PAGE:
There has long been an imperative to find ways to reduce health care spending, but the advent of public exchanges pressured the industry to find ways to offer health insurance at a more affordable premium. Health plans hoping to participate in public exchanges responded by creating insurance offerings that gave patient members access to a smaller pool of providers—limited or narrow networks. These smaller networks give payers leverage in negotiations and may eliminate more expensive providers. They have also caught the attention of employers and other health care purchasers and are growing in prevalence in the commercial market.
But what exactly are limited or narrow networks, and are they what we want them to be? We set out to understand how health plans form limited networks, postulating that the criteria to select providers for participation in limited networks across health plans would be fairly consistent. We thought we might be able to conclude, for example, that a limited network is one in which health plans exclude providers whose prices are one standard deviation above the mean or that don’t meet minimum quality thresholds.
In addition, we wanted to learn how health plans determine who among certain provider types is eligible to participate (primary care physicians, specialists, hospitals). Is there a consistent process for selecting providers? Does the health plan, for example, generally start by selecting primary care physicians and then assess the hospitals with which those physicians are affiliated?
An Elusive Concept
Catalyst for Payment Reform (CPR) reached out to a dozen health plans, diverse in size and geography, to learn more about how they form narrow networks. We began by querying them about their use of cost and quality thresholds to select providers for their limited network products.
Across health plans, CPR found no consistent formula for selecting providers by type, below a certain price point, or above a specific level of quality. We learned that health plans primarily consider which hospital or provider group will agree to a certain price (based on a premium analysis), whether excluding others is feasible given each provider’s market power or “must have” status, and whether exclusions create access issues. It is notable that among the health plans we spoke to, none used provider quality as the primary selection criterion. Health plans may consider quality while developing a limited network, but it is secondary to other criteria.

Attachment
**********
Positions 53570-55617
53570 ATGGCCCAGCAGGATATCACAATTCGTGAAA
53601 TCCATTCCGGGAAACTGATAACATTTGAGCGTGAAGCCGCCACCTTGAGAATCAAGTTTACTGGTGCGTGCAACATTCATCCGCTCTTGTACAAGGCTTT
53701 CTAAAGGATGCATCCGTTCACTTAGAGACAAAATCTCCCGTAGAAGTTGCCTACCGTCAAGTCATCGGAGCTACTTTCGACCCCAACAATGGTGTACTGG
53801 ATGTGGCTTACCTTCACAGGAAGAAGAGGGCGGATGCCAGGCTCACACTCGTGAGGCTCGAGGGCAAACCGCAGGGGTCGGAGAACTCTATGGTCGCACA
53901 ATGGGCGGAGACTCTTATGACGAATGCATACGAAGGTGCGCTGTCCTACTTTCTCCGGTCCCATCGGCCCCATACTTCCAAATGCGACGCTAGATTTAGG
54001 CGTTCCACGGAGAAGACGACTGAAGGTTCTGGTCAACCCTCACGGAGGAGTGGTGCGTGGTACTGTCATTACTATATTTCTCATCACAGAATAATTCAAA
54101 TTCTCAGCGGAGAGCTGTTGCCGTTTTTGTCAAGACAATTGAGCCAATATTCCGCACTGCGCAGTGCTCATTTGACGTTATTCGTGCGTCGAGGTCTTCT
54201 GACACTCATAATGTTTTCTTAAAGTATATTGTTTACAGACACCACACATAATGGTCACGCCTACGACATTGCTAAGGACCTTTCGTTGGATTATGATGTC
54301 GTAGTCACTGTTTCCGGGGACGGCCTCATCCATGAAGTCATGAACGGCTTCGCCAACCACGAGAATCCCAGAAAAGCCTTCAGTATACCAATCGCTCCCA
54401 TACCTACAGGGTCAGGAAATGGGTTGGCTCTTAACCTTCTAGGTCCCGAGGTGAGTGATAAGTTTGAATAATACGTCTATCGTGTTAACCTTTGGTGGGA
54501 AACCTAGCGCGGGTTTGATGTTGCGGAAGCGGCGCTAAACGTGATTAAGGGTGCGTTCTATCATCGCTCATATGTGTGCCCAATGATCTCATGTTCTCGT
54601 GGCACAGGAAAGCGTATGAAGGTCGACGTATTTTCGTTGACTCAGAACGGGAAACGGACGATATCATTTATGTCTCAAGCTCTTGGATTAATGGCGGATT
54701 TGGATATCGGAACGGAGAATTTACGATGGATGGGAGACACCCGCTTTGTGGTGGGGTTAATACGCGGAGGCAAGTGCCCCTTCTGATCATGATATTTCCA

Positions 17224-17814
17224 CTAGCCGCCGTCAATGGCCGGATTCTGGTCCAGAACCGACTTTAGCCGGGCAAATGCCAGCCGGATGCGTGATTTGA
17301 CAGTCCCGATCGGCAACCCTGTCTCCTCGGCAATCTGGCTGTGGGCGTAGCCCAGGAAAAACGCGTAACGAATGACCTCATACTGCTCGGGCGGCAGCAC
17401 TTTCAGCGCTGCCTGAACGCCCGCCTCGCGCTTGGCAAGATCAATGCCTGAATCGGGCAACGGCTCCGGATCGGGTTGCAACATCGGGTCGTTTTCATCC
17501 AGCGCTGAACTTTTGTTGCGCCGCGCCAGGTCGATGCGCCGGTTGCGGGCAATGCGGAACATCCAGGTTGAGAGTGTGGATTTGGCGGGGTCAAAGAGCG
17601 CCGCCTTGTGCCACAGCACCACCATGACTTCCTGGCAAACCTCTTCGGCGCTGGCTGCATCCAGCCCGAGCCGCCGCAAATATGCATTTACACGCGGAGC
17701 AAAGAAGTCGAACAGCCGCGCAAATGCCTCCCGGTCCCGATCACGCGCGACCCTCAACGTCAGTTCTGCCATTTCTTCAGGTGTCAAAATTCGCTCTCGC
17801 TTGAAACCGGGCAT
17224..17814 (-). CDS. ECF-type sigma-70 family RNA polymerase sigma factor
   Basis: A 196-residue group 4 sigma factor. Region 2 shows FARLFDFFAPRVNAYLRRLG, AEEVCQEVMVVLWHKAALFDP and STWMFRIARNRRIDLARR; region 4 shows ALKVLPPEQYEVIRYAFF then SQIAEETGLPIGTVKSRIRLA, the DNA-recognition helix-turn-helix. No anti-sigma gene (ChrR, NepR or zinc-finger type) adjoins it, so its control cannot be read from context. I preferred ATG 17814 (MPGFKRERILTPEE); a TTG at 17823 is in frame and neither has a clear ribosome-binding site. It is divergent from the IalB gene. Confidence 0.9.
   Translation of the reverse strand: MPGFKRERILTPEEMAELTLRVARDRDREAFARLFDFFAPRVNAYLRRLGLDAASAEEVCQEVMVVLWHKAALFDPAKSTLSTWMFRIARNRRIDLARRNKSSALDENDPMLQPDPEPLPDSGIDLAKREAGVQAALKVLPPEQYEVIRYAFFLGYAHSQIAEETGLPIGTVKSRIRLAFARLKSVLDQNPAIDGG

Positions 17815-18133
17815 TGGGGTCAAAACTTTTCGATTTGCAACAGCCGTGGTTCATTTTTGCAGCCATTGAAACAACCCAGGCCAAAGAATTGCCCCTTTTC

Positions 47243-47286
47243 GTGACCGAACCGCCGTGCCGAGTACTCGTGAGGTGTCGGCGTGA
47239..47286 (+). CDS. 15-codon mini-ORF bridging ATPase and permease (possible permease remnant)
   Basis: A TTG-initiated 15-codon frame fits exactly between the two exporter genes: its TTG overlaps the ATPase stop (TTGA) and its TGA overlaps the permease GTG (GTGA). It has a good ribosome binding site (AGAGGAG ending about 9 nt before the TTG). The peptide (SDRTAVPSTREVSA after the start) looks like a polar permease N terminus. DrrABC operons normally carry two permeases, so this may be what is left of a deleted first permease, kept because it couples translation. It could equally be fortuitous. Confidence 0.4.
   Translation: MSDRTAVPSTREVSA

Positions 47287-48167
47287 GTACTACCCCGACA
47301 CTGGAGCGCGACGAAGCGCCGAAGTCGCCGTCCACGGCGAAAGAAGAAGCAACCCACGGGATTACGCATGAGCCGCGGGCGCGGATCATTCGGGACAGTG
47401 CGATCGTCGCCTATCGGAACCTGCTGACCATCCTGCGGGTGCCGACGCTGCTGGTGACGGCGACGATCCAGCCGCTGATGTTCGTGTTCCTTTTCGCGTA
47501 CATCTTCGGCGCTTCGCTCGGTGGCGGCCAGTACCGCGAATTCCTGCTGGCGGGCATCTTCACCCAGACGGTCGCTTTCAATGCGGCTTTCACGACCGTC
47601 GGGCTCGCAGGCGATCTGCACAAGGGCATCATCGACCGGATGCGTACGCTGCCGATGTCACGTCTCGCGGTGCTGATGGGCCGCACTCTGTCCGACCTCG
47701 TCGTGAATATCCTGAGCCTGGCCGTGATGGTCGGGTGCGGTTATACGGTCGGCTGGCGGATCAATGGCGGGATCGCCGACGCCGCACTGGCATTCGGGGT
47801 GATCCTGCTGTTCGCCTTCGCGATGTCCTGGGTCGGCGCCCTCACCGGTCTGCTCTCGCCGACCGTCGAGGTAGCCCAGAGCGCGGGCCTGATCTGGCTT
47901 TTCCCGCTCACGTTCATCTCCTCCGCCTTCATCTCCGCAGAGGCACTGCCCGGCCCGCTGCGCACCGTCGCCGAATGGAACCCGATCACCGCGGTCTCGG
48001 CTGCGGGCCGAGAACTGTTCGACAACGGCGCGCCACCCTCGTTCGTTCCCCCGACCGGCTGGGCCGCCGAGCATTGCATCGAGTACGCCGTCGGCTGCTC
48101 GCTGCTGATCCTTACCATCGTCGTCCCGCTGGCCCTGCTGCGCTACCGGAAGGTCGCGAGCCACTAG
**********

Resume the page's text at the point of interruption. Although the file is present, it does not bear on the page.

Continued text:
Local market characteristics significantly influence how payers define a network. The design of a limited network depends on the number of providers available as well as the level of competition among them. If a health plan develops a limited network with few providers, consumers may have to travel significant distances to receive care. When there are more provider options, competition helps health plans find a provider group willing to offer a better price. The selected provider group assumes it will make up the potential lost revenue with an increase in patient volume. Therefore, health plans perceive the presence of competition among providers as critical to the development of a limited network product. In circumstances in which health plans have greater market power, they may also consider whether providers are willing to take on some financial risk—now or in the future.
CPR’s search also revealed wide variation in the types of providers health plans focus on when they begin narrowing their networks. While most start with the hospital and then select affiliated primary care physicians and specialists, others start with the primary care physicians and look at affiliated hospitals. Some health plans include all primary care physicians in the limited network and then tier the hospitals and specialists based on cost and sometimes quality criteria. The only consistency we found was that there is no consistency! The only commonality among the narrow networks we examined was that they all contained fewer providers than a given health plan’s broadest network.